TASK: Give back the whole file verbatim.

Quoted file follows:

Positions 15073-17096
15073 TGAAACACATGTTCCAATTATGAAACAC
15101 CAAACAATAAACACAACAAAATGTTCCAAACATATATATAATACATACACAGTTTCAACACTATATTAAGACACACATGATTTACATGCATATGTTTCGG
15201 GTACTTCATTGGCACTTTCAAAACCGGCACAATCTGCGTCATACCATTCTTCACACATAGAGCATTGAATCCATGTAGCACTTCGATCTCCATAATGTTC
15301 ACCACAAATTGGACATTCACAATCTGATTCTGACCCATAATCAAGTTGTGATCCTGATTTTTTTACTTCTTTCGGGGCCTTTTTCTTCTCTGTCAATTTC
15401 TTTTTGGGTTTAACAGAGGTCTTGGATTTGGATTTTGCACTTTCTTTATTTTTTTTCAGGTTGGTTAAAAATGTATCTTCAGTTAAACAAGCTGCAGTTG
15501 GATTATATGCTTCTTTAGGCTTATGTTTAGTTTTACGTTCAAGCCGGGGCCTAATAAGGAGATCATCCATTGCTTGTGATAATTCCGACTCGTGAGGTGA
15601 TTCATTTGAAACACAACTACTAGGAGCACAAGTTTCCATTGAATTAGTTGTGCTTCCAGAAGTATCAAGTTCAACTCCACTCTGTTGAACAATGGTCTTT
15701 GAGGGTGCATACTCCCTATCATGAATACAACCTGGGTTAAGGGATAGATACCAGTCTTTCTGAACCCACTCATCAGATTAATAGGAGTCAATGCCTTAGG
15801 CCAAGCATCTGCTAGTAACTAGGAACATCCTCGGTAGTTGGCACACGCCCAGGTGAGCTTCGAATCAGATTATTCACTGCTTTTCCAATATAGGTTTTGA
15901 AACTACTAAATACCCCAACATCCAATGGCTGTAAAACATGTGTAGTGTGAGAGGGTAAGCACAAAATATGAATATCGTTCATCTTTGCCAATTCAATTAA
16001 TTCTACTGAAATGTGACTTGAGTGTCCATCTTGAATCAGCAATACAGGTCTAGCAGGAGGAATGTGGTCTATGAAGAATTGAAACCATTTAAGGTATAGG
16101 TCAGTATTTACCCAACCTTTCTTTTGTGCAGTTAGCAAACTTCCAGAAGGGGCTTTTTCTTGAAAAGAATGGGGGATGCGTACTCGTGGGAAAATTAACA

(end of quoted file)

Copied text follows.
Positions 15073-17096
15073 TGAAACACATGTTCCAATTATGAAACAC
15101 CAAACAATAAACACAACAAAATGTTCCAAACATATATATAATACATACACAGTTTCAACACTATATTAAGACACACATGATTTACATGCATATGTTTCGG
15201 GTACTTCATTGGCACTTTCAAAACCGGCACAATCTGCGTCATACCATTCTTCACACATAGAGCATTGAATCCATGTAGCACTTCGATCTCCATAATGTTC
15301 ACCACAAATTGGACATTCACAATCTGATTCTGACCCATAATCAAGTTGTGATCCTGATTTTTTTACTTCTTTCGGGGCCTTTTTCTTCTCTGTCAATTTC
15401 TTTTTGGGTTTAACAGAGGTCTTGGATTTGGATTTTGCACTTTCTTTATTTTTTTTCAGGTTGGTTAAAAATGTATCTTCAGTTAAACAAGCTGCAGTTG
15501 GATTATATGCTTCTTTAGGCTTATGTTTAGTTTTACGTTCAAGCCGGGGCCTAATAAGGAGATCATCCATTGCTTGTGATAATTCCGACTCGTGAGGTGA
15601 TTCATTTGAAACACAACTACTAGGAGCACAAGTTTCCATTGAATTAGTTGTGCTTCCAGAAGTATCAAGTTCAACTCCACTCTGTTGAACAATGGTCTTT
15701 GAGGGTGCATACTCCCTATCATGAATACAACCTGGGTTAAGGGATAGATACCAGTCTTTCTGAACCCACTCATCAGATTAATAGGAGTCAATGCCTTAGG
15801 CCAAGCATCTGCTAGTAACTAGGAACATCCTCGGTAGTTGGCACACGCCCAGGTGAGCTTCGAATCAGATTATTCACTGCTTTTCCAATATAGGTTTTGA
15901 AACTACTAAATACCCCAACATCCAATGGCTGTAAAACATGTGTAGTGTGAGAGGGTAAGCACAAAATATGAATATCGTTCATCTTTGCCAATTCAATTAA
16001 TTCTACTGAAATGTGACTTGAGTGTCCATCTTGAATCAGCAATACAGGTCTAGCAGGAGGAATGTGGTCTATGAAGAATTGAAACCATTTAAGGTATAGG
16101 TCAGTATTTACCCAACCTTTCTTTTGTGCAGTTAGCAAACTTCCAGAAGGGGCTTTTTCTTGAAAAGAATGGGGGATGCGTACTCGTGGGAAAATTAACA